Two DPS troopers who shot and killed a man late Saturday after he reportedly pulled a handgun on them during a traffic stop have been identified.
Lt. Lonny Haschel, a spokesperson for the Texas Department of Public Safety, identified the troopers as Joshua Engleman from Palo Pinto County, he has seven years of service and Robert Litvin from Parker County, he has three years of service.
The Texas Rangers and the Dallas County District Attorney's Office continue to investigate a deadly officer-involved shooting in South Dallas Aug. 17, while community members and city leaders are calling for transparency in the investigation.
The DPS said two troopers attempted to pull over the driver of a silver passenger car Saturday along Elsie Faye Heggins Street -- but instead of stopping, the driver kept going.
On Wednesday, the Dallas County Medical Examiner's Office identified the driver as 27-year-old Schaston Theodore Lamarr Hodge.
The troopers followed him a short distance to a home near the intersection of Lagow Street and Jamaica Street, where he pulled into a driveway, the DPS said.
When the troopers went to speak with him, they said Hodge pulled out a handgun.
"The troopers fired at the suspect, striking him," said Haschel. "The troopers immediately rendered first aid and called for emergency medical services."
Hodge later died at the hospital. His identity was also confirmed by a cousin Monday.
DPS said there were no other people in the car with Hodge -- and no troopers were hurt.
DPS was brought into Dallas at the request of Texas Gov. Greg Abbott (R) and Dallas Police Chief U. Renee Hall to help a severely understaffed police department combat a spike in violent crime.
Saturday's incident was the first trooper-involved shooting since DPS arrived in South Dallas.
Residents said they heard shots ring out and raced to the scene.
"As we turned down the street I hear a chopper sound like, 'Pop, pop, pop, pop, pop,'" resident Dewayne Carson said.
Carson said he saw the lifeless driver being taken away, but remained cautious when it comes to what led to the deadly shooting.
"Before I say anything I want to see the body cam," he said. "Because I see if they were chasing him, that doesn't mean shoot him."
Haschel said investigators recovered Hodge's handgun at the scene and confirmed both troopers had body cameras turned on.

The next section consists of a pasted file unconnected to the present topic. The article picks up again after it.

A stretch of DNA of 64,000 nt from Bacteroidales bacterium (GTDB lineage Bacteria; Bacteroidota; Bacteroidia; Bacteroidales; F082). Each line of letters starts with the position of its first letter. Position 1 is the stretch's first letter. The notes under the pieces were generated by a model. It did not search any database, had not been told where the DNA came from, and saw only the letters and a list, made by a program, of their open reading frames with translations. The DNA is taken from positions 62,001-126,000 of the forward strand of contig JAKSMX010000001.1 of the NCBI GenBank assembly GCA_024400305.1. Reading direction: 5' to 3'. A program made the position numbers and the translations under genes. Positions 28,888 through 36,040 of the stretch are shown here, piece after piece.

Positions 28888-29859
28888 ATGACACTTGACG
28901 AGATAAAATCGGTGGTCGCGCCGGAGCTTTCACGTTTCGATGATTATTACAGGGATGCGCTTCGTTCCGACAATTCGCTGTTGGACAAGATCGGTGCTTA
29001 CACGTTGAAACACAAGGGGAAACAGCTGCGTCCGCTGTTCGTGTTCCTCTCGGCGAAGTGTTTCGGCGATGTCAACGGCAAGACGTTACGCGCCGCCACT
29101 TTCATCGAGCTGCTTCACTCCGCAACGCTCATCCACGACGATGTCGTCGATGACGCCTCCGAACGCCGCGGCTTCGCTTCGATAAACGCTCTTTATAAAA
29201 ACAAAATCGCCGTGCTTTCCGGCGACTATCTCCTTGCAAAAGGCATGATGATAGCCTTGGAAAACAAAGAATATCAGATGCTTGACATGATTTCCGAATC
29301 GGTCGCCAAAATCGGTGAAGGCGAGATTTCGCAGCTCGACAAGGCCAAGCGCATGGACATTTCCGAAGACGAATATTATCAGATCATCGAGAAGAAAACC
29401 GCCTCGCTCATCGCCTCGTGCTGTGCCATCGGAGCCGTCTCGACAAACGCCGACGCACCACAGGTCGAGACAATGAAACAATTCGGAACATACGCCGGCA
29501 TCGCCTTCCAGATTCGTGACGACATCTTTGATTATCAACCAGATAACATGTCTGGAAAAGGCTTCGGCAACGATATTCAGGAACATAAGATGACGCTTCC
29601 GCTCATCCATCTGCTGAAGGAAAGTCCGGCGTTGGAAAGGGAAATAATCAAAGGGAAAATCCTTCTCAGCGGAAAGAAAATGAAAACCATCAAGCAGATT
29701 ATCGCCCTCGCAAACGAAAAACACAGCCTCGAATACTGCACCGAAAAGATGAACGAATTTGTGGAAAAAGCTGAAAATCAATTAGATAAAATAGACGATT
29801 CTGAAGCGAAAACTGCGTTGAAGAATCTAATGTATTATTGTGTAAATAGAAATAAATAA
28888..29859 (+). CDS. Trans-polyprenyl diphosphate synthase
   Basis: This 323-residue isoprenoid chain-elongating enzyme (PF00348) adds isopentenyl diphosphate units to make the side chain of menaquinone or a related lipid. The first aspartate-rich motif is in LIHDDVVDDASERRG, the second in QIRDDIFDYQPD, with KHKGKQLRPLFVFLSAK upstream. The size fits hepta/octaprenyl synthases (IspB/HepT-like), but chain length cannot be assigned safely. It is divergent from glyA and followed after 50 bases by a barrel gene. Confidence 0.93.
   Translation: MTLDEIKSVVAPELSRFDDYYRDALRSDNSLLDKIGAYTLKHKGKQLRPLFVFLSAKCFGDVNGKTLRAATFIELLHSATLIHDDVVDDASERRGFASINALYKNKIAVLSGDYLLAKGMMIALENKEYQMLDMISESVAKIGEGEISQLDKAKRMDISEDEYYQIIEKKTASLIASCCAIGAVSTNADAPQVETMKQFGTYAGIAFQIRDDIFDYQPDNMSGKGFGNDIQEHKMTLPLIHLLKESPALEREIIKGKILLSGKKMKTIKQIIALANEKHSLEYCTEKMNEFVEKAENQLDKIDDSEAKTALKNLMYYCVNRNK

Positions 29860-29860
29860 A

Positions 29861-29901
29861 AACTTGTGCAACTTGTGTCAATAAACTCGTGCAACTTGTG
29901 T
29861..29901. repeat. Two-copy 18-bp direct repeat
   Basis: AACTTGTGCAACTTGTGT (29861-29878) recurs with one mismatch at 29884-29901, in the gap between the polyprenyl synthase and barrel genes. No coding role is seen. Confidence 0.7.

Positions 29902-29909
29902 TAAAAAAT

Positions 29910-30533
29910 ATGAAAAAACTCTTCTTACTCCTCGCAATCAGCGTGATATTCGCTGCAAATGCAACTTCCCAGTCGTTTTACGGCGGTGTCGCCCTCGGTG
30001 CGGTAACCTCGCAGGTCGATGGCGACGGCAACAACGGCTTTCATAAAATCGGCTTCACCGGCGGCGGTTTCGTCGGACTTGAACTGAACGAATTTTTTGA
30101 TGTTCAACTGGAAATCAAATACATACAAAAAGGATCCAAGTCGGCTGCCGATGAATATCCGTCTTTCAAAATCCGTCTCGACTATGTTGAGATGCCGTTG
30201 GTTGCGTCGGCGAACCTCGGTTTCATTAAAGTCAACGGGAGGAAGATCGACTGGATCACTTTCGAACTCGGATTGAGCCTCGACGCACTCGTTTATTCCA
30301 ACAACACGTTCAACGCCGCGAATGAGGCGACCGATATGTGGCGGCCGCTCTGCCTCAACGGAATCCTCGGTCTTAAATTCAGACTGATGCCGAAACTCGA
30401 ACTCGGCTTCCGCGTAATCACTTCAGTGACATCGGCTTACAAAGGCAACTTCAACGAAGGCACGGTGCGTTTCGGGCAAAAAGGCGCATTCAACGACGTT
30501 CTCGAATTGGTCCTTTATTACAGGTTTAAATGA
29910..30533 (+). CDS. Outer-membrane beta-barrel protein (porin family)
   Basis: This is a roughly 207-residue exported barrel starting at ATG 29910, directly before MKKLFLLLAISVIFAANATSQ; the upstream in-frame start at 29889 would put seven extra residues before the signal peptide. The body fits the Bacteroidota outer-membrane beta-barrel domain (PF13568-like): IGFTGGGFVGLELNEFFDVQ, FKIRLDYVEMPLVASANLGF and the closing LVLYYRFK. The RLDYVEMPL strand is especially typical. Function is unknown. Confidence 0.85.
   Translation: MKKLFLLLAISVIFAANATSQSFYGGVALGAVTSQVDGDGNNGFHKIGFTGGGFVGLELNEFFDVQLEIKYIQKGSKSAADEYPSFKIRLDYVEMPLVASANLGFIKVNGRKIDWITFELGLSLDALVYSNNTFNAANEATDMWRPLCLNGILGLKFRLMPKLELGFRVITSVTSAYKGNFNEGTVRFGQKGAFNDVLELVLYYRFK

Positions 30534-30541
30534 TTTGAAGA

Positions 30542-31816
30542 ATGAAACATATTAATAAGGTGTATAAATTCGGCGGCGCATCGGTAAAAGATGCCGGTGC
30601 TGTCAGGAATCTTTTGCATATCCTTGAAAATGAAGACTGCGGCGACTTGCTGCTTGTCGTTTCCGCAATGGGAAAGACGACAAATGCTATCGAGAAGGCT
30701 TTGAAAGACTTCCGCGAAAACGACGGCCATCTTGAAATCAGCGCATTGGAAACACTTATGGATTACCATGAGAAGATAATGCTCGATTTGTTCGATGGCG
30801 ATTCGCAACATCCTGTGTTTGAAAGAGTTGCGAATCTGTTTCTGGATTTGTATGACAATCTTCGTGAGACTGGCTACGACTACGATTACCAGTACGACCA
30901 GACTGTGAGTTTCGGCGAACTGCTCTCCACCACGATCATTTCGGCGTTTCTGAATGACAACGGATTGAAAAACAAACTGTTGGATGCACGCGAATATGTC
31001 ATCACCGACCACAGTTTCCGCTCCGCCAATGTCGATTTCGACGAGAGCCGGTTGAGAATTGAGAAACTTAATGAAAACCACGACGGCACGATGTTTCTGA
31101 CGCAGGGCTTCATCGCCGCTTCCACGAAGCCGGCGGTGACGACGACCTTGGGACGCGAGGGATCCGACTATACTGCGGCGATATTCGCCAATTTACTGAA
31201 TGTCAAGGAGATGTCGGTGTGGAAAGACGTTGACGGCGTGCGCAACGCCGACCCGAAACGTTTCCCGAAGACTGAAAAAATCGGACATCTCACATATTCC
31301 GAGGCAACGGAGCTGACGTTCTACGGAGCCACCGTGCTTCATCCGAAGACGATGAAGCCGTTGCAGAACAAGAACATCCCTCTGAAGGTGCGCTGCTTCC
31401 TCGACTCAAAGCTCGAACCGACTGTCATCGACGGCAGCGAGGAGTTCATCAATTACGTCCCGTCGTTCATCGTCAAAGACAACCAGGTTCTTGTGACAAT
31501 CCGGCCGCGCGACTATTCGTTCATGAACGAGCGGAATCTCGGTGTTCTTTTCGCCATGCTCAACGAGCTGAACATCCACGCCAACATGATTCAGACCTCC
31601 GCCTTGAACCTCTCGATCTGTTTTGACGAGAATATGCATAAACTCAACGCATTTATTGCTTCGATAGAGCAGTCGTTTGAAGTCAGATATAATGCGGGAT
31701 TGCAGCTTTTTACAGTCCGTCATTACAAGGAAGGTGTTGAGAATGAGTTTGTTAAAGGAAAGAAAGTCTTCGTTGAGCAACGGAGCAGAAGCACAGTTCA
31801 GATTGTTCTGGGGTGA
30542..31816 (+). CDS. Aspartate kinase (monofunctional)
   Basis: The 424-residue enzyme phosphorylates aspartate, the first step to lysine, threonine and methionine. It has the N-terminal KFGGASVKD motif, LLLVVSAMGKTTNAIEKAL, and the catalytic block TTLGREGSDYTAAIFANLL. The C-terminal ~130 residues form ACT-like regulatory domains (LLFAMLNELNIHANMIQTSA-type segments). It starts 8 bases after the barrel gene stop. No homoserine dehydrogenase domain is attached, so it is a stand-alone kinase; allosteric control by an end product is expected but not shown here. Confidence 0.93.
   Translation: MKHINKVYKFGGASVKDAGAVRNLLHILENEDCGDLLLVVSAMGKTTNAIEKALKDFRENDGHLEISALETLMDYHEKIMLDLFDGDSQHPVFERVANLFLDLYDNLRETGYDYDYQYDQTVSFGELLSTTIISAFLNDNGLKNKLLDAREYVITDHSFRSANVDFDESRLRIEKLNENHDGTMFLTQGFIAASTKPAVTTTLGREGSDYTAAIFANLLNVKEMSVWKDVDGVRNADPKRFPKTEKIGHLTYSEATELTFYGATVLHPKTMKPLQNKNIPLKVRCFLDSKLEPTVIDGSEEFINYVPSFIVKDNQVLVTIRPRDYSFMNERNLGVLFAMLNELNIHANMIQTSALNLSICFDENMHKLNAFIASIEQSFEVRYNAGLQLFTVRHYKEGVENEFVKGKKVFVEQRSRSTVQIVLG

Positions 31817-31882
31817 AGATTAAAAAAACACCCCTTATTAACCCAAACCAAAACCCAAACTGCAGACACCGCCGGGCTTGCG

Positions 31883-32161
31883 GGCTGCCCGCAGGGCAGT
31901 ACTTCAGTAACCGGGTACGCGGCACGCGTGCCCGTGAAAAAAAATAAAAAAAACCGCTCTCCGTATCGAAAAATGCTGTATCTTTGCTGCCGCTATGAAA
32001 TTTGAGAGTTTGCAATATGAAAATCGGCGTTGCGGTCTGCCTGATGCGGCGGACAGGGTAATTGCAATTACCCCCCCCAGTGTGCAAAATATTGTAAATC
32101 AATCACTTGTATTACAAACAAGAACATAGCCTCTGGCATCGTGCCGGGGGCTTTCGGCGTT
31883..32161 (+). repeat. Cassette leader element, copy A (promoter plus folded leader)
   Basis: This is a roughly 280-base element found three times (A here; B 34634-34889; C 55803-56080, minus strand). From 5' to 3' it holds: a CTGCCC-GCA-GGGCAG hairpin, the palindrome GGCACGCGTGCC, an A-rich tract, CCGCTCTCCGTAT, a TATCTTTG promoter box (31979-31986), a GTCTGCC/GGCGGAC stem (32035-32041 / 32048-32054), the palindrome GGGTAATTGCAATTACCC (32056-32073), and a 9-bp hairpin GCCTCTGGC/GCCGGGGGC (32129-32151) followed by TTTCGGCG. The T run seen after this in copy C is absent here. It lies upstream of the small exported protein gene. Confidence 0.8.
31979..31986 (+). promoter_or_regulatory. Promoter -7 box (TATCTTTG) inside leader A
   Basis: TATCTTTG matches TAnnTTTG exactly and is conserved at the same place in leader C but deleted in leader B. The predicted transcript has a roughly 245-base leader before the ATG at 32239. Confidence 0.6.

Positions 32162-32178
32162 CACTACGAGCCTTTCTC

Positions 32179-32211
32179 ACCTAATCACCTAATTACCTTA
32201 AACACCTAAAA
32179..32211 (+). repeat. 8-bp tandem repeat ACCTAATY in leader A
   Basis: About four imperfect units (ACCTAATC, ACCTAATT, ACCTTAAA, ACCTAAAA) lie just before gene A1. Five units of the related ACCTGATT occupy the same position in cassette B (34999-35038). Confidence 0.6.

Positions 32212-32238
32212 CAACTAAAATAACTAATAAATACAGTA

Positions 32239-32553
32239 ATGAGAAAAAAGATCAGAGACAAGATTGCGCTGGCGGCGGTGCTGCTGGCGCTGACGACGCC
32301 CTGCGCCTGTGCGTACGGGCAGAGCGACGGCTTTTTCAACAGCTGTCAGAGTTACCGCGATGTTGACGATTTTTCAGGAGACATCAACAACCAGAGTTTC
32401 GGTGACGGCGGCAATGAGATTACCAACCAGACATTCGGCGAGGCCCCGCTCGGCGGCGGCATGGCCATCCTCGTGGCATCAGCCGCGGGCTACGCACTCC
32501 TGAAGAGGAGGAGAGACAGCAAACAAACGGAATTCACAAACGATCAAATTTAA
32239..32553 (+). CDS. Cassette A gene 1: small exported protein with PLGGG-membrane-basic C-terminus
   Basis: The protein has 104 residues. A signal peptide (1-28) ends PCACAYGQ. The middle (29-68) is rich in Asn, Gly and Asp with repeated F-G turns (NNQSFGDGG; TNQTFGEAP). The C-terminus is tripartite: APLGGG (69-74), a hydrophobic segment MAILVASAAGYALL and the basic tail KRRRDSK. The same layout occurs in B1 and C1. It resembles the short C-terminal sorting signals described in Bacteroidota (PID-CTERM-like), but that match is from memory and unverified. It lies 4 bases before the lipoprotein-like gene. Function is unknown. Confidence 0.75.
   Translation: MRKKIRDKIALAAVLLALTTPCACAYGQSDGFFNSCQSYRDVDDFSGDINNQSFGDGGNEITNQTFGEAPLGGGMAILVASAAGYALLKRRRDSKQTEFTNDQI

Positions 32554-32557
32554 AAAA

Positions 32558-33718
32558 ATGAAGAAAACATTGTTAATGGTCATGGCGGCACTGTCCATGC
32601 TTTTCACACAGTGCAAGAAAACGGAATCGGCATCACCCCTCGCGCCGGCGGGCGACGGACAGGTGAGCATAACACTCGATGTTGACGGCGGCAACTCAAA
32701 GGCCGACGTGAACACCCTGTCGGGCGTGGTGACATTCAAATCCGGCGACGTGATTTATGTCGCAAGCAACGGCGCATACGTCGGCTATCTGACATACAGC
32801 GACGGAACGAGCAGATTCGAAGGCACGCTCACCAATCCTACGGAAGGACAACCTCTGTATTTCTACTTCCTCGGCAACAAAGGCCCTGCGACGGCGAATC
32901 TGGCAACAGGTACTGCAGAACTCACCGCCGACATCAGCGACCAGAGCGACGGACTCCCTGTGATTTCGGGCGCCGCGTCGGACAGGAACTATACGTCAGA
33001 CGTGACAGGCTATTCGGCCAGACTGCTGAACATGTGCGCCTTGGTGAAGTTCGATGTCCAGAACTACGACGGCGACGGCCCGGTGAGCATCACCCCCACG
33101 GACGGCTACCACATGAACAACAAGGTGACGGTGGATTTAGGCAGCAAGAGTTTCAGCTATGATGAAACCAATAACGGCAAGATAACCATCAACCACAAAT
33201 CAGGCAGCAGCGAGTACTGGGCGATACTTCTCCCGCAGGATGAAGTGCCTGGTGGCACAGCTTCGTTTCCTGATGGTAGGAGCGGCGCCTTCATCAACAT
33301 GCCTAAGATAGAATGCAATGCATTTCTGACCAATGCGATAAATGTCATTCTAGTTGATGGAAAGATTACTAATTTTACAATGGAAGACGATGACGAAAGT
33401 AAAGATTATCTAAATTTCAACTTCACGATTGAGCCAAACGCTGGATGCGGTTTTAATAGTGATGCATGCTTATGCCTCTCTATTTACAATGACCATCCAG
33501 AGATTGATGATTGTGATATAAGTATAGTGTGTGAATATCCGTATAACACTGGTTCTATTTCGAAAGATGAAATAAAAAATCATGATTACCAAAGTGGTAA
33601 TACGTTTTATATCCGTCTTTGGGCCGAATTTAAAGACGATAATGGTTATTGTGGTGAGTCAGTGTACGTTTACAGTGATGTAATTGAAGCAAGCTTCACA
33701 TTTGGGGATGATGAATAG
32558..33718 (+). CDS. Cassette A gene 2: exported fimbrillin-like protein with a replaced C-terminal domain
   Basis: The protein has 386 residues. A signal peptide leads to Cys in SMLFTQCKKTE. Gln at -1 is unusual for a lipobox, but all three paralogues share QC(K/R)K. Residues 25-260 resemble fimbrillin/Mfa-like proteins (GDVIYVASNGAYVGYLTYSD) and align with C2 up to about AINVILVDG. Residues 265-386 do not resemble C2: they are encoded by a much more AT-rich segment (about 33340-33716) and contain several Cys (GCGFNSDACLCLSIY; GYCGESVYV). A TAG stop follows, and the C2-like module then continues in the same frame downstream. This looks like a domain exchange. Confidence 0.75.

This incident comes as DPS faces mounting criticism from some residents and city leaders, who've accused them of "over-policing" the South Dallas community.
Earlier this month, Dallas City Council member Adam Bazaldua, who represents South Dallas, asked DPS to "move their troopers from South Dallas and get back to the drawing board with DPD."
"Our hearts and prayers and love goes out to the family of the deceased," Bazaldua said.
He is treading carefully while asking for transparency in the investigation.
"I think it's important that we learn the facts before we jump to conclusions," he said.
Bazaldua did not strike the same tone Sunday that he struck at the meeting where he criticized the presence of Texas DPS in his district.
"I believe there has been a change in the amount of DPS officers that we've seen and even in the level of engagement that we've seen," he said. "I believe the troopers have made adjustments and gone above and beyond and including community input as part of this process."
Carson said he did not necessarily feel safer in the neighborhood due to the presence of state troopers. He said a trooper pulled him over about two weeks ago.
"I got stopped because I had a tassel in the mirror and that's illegal," Carson said. "But when they stopped me all they wanted to do is check my car."
Like most drivers stopped by DPS in South Dallas, Carson got off with a warning.
But he said he still feels constantly targeted.
"I feel I can't do anything about it. I just feel, like, useless. Like they can do whatever to me," he said. "We can't even go to the park, you know. It's just too much. It's too intense."
Dallas police insist the partnership is having a positive impact. Since it began earlier this summer, they said they've made more than 400 arrests, seized more than 70 illegal guns and removed nearly 40 pounds of illegal drugs from the streets.
In July, Dallas police said crime fell in the South Dallas area by 24% compared to June.
"That's what the whole effort is about -- to make the residents feel safe," Haschel said. "[We want them to feel] safe in their communities so that their children can go out and play and be part of that community. So that's what it's all about. We'll be there to support Dallas police."
The names of the troopers involved in shooting have not been released. Haschel said both were placed on paid administrative leave, which is routine for this type of investigation.